Last week, in the Federal Court, Bolt was accused by Ron Merkel, QC, of making comments on Aboriginal identity that were akin to anti-Semitic Nuremberg laws introduced by the Nazis in 1935. Merkel declared: "The Holocaust started with words and ended with violence." It is difficult to imagine a more serious allegation. However, like virtually all attempts to link modern democracies with totalitarian regimes - whether by the extreme right or the extreme left - the comparison fails.

As Richard J. Evans documents in The Coming of the Third Reich, the Nazi Party was a violent revolutionary force even before the 1933 election. Germany was not a democracy like Australia in 1933. And the Nazi reign of terror did not start with words. It started with violence. Merkel should know this.

The debate about racial vilification in Australia should focus on Australia. This is not a new discussion. In 2007 Julie-Anne Davies reported in The Bulletin that Mal Brough, the minister for Aboriginal affairs in the Howard government, has a sister who identifies as an Aboriginal woman, even though he does not. Some years ago the Tasmanian indigenous leader Michael Mansell queried the Aboriginality of some Tasmanians who identified as indigenous.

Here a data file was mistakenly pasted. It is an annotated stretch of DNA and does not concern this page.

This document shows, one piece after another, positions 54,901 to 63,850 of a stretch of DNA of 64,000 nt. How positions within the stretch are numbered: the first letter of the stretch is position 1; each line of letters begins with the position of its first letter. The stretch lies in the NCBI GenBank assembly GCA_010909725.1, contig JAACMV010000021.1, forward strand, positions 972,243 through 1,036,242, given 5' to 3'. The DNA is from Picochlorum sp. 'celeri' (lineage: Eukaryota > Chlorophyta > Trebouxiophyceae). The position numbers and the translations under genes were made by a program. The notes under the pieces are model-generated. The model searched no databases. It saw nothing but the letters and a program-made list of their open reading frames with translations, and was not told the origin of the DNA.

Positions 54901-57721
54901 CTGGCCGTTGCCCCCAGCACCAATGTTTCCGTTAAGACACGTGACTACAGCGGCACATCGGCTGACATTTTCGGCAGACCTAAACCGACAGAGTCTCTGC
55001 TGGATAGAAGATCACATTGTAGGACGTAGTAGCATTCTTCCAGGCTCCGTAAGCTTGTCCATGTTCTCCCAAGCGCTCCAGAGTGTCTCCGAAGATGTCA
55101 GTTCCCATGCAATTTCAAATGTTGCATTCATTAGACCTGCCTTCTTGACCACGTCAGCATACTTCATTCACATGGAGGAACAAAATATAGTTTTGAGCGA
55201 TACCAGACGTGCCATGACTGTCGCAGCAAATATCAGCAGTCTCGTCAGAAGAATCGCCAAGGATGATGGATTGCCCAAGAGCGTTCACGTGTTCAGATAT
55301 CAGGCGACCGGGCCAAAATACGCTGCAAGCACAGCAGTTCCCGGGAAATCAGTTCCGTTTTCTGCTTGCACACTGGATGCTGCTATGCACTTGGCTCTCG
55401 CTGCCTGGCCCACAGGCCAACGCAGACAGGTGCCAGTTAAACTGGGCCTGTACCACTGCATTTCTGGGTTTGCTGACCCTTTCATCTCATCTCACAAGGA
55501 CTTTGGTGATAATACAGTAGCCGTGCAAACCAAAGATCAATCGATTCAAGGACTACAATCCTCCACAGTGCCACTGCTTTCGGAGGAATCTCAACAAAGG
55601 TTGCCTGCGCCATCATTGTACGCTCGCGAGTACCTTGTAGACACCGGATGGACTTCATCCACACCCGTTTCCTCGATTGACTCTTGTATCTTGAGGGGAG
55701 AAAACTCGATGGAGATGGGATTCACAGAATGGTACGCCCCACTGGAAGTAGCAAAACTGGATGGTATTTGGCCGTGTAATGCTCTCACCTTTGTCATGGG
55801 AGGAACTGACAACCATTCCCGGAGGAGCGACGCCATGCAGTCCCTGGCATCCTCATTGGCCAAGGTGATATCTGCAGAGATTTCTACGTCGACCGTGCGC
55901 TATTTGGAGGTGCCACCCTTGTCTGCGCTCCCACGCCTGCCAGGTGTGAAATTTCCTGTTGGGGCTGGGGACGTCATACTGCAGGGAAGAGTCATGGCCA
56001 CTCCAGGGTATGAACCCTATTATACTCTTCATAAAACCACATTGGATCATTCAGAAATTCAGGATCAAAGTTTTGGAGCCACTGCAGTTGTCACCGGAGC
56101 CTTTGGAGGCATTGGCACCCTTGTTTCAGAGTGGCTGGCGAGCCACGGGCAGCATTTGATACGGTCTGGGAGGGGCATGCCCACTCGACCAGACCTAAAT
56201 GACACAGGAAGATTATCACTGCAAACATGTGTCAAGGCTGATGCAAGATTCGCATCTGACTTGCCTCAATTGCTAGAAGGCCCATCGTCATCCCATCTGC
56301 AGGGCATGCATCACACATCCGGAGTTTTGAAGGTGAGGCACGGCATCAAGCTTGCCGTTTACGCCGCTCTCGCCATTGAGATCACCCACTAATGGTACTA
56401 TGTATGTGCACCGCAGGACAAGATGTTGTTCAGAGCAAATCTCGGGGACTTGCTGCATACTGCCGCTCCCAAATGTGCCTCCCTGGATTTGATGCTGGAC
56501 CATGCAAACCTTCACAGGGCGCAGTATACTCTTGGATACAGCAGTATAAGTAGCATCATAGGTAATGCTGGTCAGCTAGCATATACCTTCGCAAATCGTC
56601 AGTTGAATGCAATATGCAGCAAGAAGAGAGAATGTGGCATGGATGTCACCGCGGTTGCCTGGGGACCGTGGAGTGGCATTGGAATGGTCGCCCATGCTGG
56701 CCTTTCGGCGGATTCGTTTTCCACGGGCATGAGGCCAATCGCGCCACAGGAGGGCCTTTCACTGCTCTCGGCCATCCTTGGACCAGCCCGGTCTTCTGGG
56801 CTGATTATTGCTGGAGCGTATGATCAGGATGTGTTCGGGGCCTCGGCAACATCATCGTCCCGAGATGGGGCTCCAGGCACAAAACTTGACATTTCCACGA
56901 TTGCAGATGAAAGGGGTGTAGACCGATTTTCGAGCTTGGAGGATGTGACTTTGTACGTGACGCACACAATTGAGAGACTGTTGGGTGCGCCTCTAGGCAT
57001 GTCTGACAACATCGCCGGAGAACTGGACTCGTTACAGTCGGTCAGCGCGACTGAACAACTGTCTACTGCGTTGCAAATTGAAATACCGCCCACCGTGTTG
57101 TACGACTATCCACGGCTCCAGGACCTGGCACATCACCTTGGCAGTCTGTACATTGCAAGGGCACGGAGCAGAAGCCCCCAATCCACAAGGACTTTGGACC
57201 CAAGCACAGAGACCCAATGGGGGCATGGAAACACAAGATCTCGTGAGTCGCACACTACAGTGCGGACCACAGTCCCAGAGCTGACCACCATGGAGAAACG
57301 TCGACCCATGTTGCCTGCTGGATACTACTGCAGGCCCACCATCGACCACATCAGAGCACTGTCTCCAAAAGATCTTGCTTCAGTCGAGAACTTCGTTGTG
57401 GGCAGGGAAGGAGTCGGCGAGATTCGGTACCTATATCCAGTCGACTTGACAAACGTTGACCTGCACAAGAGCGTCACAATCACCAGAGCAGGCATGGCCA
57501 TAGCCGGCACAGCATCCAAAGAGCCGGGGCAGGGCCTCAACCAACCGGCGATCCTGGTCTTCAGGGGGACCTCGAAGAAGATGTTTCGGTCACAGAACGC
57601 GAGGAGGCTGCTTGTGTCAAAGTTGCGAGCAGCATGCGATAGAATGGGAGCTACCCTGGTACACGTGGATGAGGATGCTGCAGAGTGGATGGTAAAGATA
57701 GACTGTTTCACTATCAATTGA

Like Bolt or loathe him, it is both ridiculous and ahistorical to link him - directly or by implication - with the Holocaust. In January 1996 Amanda Vanstone drew some comparisons between Paul Keating and the Nazi propaganda chief Josef Goebbels. Last month, the Gillard government parliamentary secretary Mark Dreyfus accused Tony Abbott of engaging in "Goebbellian cynicism" in his anti-carbon tax campaign.

Goebbels was more than a mere propagandist. He was into street violence as early as the 1920s and was one of the chief advocates of what was called the "final solution" for the Jews and Gypsies of Europe. Before he died by his own hand, Goebbels murdered his children by poisoning them.

Yesterday, in a letter to The Australian, the Melbourne academic Robert Manne linked the journalist Greg Sheridan with "Julius Streicher's notorious anti-Semitic Nazi periodical Der Stuermer". Manne was responding to a considered piece by Sheridan on why he had changed his mind and become a critic of multiculturalism.

Manne is entitled to criticise Sheridan. But his comparison is over the top. In Who's Who in Nazi Germany, the historian Robert S. Wistrich described Hitler's friend Streicher as "corrupt, dishonest, sadistic, obscene and brutal in manner". Convicted of murder, Streicher was hanged in Nuremberg in 1946.